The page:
U.S. Senator Ted Cruz (R-TX) is surrounded by students and cameras after confirming his candidacy for the 2016 U.S. presidential election race during a speech at Liberty College in Lynchburg, Va. on March 23, 2015.
Photo by Chris Keane/Reuters

Ted Cruz: Climate change believers are the new ‘flat-Earthers’

Ted Cruz is a modern day Galileo, according to the Texas Republican senator and newly minted presidential candidate.

In an interview with Texas Tribune political reporter Jay Root, Cruz likened criticism over climate change denial to the persecution that 17th century scientist Galileo faced for defying mainstream beliefs of his day.

RELATED: Why Ted Cruz probably frustrates the RNC

“What do they do? They scream, ‘You’re a denier.’ They brand you a heretic. Today, the global warming alarmists are the equivalent of the flat-Earthers,” Cruz said in the interview Tuesday. “It used to be [that] it is accepted scientific wisdom the Earth is flat, and this heretic named Galileo was branded a denier.”

(Fun fact: Fellow Texan and likely 2016 contender Rick Perry once made the same Galileo comparison in 2011. It didn’t go over well.)

Cruz continued to dig in. “I’m a big believer that we should follow the science, and follow the evidence. If you look at global warming alarmists, they don’t like to look at the actual facts and the data. The satellite data demonstrate that there has been no significant warming whatsoever for 17 years,” he said.

Heard that one before, too? Cruz has been using that factoid for years, most recently in an appearance on Late Night with Seth Meyers, where the senator made a quip about how the “snow and ice everywhere” seen during a recent trip to New Hampshire somehow backed up the satellite data demonstrating “zero warming whatsoever.”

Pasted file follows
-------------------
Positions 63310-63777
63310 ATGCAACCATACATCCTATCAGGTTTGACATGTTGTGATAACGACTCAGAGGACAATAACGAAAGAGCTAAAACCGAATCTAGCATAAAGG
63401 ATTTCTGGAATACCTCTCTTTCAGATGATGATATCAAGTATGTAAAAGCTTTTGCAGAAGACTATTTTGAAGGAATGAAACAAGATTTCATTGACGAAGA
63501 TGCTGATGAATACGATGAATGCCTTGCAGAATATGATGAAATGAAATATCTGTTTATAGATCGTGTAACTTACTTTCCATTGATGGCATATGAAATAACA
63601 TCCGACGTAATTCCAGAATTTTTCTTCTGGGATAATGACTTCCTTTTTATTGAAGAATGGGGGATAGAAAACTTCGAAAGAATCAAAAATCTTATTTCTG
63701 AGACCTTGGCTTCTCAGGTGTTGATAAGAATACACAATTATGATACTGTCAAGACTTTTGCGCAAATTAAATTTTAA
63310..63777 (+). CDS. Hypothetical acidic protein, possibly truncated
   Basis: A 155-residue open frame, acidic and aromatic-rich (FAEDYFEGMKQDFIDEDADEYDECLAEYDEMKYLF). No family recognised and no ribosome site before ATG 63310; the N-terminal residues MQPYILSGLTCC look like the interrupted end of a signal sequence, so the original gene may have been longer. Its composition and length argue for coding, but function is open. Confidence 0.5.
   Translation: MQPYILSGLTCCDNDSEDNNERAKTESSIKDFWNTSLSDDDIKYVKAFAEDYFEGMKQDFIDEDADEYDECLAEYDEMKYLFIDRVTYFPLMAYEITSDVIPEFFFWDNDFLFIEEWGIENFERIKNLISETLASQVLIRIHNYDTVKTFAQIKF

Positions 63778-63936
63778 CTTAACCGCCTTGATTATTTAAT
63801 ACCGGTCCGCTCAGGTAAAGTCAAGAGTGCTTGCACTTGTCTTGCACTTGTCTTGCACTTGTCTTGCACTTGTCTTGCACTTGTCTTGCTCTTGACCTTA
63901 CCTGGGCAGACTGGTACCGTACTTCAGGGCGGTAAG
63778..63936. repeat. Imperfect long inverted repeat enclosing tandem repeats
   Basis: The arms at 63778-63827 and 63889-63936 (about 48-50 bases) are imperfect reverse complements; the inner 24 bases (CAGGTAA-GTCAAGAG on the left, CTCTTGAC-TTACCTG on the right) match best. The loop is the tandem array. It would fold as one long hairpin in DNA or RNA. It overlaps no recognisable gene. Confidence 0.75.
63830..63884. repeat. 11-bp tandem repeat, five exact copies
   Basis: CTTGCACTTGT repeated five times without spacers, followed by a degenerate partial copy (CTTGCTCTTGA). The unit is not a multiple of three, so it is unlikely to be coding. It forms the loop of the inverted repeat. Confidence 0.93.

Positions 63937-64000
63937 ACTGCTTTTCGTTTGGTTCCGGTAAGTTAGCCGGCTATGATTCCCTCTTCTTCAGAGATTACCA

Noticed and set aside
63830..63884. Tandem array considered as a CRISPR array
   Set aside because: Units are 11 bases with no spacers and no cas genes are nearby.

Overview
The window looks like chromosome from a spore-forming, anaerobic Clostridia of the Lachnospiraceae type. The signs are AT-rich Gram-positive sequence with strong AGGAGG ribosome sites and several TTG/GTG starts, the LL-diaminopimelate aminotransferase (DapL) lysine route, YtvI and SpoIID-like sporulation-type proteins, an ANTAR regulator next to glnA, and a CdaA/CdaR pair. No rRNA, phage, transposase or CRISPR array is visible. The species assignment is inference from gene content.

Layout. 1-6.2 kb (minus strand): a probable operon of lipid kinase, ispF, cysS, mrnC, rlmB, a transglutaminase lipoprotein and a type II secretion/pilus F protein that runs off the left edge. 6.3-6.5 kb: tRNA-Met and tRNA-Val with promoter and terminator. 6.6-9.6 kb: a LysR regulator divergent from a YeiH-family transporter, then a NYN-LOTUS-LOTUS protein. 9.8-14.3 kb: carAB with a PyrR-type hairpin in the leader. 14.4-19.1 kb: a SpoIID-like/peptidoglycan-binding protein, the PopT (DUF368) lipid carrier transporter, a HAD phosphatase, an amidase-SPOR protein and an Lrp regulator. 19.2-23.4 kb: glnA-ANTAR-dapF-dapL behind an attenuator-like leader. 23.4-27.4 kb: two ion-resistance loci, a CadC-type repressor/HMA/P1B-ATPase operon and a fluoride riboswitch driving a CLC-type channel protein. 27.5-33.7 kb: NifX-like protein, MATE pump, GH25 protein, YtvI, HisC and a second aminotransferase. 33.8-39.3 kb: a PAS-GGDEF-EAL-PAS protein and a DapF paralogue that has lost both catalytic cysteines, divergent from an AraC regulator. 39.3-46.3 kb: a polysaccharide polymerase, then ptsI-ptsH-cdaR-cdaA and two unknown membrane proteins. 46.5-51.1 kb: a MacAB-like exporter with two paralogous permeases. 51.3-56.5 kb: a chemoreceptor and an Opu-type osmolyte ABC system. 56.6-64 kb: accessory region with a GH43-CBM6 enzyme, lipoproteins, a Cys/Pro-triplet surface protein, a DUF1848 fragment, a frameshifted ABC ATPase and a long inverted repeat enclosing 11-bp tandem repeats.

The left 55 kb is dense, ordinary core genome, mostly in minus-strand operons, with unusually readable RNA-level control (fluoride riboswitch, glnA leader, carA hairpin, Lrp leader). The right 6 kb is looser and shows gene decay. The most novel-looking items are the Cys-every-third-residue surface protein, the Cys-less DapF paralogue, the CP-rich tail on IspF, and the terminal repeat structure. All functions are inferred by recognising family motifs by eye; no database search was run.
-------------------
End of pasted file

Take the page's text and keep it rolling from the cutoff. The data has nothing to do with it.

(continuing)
It’s a line from a long-debunked argument that climate change skeptics often lean on to refute global warming (“how can the Earth be warming while the Northeast experiences record snowfall?”). But countless experts say there’s one key problem with focusing on the last 17 years alone – not to mention citing satellite data rather than global land-ocean temperatures: It’s cherry-picking information.

RELATED: Ted Cruz is signing up for Obamacare

If you focus on the rate of warming, it’s true that temperatures have not changed as quickly since they peaked 17 years ago in 1998. Instead, warm peaks are now the new normal. Just look at a landmark joint announcement by NASA and the National Oceanic and Atmospheric Administration that 2014 was officially the hottest year on record. After that, 2010 was likely the next warmest year, followed by 2005 and finally 1998. (Cruz is in charge of NASA oversight as the chairman of the Senate Space, Science and Competitiveness Subcommittee in Congress.)

For the last month Cruz has been ridiculed for his views on climate change. On Sunday, California Gov. Jerry Brown slammed Cruz as “absolutely unfit” to run for president because of his “direct falsification of the existing scientific data.”